Though Portland would seem to have reached restaurant overload in 2015, there is always room for a well-executed, elevated dining experience. The time is right for Tempo Dulu. Tick tock!

Updated: Both The Golden Dish and the Portland Phoenix have also posted a reports on Tempo Dulu and the dinner.

IACP Nominations

Thursday, March 5th, 2015

Press Herald reporter Meredith Goad has been nominated for a 2015 IACP food writing award in the Personal Essay/Memoir category for an article entitled Forged with an Iron Will about her great-great grandmother’s cast iron skillets.

Review of The King’s Head

Wednesday, March 4th, 2015

The Bollard has published a brunch review of The King’s Head.

Although relatively new, The King’s Head has found solid footing among the brewpubs and gastro-bistros of the Old Port. We won’t rush back for brunch — at this price point, there are better options in town — but I look forward to returning to sample appetizers and more beers from their impressive tap list. I’ll probably visit later in the day, when I can enjoy a few pints free of guilt.

Review of Blue Spoon

Sunday, March 1st, 2015

The Maine Sunday Telegram has reviewed Blue Spoon.

Blue Spoon is a relaxed, neighborhood restaurant with a Mediterranean slant. Start with a mezze plate piled with cheeses, terrines and a selection of chef David Iovino’s pickled vegetables. If you crave comfort, ask about the braising pot – a seasonal ragu of slow-cooked meats served with house-made pasta. Or try the chicken under a brick: It’s crispy, juicy and accompanied by irresistible gruyere fritters. Just make sure to leave room for dessert. Blue Spoon may bill itself as a Maine bistro, but the coconut caramel flan is pure, unadulterated Cuban delight.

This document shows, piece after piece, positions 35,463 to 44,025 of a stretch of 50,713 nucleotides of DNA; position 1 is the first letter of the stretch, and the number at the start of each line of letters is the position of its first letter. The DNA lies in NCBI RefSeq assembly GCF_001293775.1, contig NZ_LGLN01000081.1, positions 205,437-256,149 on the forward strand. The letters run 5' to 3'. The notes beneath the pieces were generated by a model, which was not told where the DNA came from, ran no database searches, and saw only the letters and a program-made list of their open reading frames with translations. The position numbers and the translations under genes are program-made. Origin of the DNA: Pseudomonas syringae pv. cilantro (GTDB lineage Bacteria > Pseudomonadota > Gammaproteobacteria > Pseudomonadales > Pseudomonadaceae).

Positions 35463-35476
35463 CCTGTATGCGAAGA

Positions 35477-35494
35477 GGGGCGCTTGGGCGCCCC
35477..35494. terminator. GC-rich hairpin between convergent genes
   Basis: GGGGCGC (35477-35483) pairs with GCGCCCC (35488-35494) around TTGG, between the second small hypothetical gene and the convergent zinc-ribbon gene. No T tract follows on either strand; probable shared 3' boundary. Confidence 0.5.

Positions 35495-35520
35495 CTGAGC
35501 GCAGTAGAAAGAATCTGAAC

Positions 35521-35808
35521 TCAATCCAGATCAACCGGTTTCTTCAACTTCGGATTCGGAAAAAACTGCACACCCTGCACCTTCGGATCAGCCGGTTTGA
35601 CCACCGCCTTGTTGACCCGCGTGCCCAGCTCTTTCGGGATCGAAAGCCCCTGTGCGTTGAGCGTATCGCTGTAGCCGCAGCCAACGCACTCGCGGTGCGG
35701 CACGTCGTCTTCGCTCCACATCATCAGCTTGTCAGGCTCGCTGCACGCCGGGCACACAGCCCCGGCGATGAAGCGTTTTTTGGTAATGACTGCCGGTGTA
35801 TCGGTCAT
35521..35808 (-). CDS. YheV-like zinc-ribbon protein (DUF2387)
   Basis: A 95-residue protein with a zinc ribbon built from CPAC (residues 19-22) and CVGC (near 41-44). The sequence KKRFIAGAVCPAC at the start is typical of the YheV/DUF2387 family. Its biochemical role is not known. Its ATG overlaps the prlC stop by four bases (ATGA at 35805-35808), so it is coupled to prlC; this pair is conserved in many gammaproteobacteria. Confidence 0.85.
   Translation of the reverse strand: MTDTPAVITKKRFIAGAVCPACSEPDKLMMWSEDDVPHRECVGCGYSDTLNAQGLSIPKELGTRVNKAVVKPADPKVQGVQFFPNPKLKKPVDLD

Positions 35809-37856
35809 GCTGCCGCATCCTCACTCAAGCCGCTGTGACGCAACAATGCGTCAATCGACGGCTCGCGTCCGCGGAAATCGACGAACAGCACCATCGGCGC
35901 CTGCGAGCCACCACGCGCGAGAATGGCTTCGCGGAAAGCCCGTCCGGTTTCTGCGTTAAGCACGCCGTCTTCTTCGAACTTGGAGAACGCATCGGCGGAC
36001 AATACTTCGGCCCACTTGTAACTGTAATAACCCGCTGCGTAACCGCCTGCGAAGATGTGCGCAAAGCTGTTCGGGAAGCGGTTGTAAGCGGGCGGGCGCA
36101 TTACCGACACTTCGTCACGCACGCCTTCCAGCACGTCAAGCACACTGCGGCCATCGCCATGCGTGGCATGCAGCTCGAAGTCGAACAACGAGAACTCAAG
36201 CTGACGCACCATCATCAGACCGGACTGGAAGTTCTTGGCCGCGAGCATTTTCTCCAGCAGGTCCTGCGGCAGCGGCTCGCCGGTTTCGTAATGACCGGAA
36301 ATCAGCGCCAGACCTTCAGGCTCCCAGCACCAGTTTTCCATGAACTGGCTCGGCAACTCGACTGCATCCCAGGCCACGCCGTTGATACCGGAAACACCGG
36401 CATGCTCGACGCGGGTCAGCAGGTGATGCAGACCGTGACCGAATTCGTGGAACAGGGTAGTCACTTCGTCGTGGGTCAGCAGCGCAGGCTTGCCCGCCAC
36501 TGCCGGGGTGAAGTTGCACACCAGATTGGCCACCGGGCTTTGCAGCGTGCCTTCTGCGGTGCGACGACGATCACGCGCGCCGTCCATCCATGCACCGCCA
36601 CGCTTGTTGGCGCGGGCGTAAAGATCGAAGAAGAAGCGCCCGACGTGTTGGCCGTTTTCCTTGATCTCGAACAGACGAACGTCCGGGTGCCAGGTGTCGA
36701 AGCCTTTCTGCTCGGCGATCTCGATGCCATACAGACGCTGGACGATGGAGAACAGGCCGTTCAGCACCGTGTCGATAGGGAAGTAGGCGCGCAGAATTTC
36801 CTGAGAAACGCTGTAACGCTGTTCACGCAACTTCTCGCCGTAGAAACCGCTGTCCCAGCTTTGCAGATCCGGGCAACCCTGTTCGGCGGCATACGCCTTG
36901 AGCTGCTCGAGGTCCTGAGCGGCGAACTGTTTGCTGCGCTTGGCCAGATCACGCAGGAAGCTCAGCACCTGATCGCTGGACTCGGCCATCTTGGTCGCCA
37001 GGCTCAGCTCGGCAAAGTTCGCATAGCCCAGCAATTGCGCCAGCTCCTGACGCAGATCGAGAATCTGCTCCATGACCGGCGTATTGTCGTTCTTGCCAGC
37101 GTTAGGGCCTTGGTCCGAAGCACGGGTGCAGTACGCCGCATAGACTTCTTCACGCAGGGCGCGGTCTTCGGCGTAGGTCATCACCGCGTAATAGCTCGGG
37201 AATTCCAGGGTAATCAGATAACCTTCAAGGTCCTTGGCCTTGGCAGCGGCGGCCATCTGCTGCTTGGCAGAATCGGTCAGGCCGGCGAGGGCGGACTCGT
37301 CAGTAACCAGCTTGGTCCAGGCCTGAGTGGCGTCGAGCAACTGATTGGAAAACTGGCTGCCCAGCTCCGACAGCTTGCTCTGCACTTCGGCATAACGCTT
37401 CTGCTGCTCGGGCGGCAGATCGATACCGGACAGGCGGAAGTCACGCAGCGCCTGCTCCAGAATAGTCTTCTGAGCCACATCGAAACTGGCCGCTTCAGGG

Reviews: Sur Lie & Otherside Deli

Thursday, February 26th, 2015

The Press Herald has published a review of the Otherside Deli,

I ignored my longing for breakfast when I saw the sandwich board and chose instead the pork schnitzel, a boneless, breaded pork cutlet paired with a tangy egg-and-caper relish, topped with mustard and served on a bulky roll. The pork was tender, the bread incredibly fresh, and the egg satisfied my craving for early-morning fare.

and a bar review of Sur Lie.

Babcock’s definition of a cocktail menu is a mix of pre-prohibition knowledge infused with a quirky modern-day palate. He whips up two or three drinks at once, and can talk you through your food choices as he goes – “start with one or two plates, and then order more from there,” he’ll say. He’ll offer tastes of whiskeys you’ve never heard of and tell you all about the distilling process for each. In other words, Babcock is the real deal. His Grey Ghost cocktail was recently featured on the happy hour menu (4 to 6 p.m. Monday through Saturday) for $8 (usually $10). Dickel white whiskey is combined with house made apple and pear syrup, angostura bitters and pink peppercorn. This drink will hook you from the first sweet sip – savor it.

Review of Hugo’s

Tuesday, February 24th, 2015

Our Man on the Ground has reviewed Hugo’s.

Golden raspberries with a chocolate bark are the main ingredients of the next desert which includes a dollop of raspberry sorbet, tiny floral leaves and a smattering of crumble.  Both are displayed on the plate beautifully and tasted as good as they looked.

The imagination that goes into each individual portion of food is truly impressive. I would go to Hugo’s Restaurant again and again.

Review of Otto Pizza

Sunday, February 22nd, 2015

The Maine Sunday Telegram has reviewed Otto.

The vibe is casual and the crust memorable at Otto Pizza on Cottage Road in South Portland. Embrace your inner glutton and order the 16-inch Pulled Pork & Mango: It’s sweet and spicy and ample enough to satisfy two or more. Craving classic comfort food? Try the Meatloaf and Mashed Potato, a filling take on a family favorite – minus the ketchup. Otto does offer cannoli for dessert, but it’s the pies that shine here. Consider skipping the sweets and saving room for an extra 12-inch pizza instead.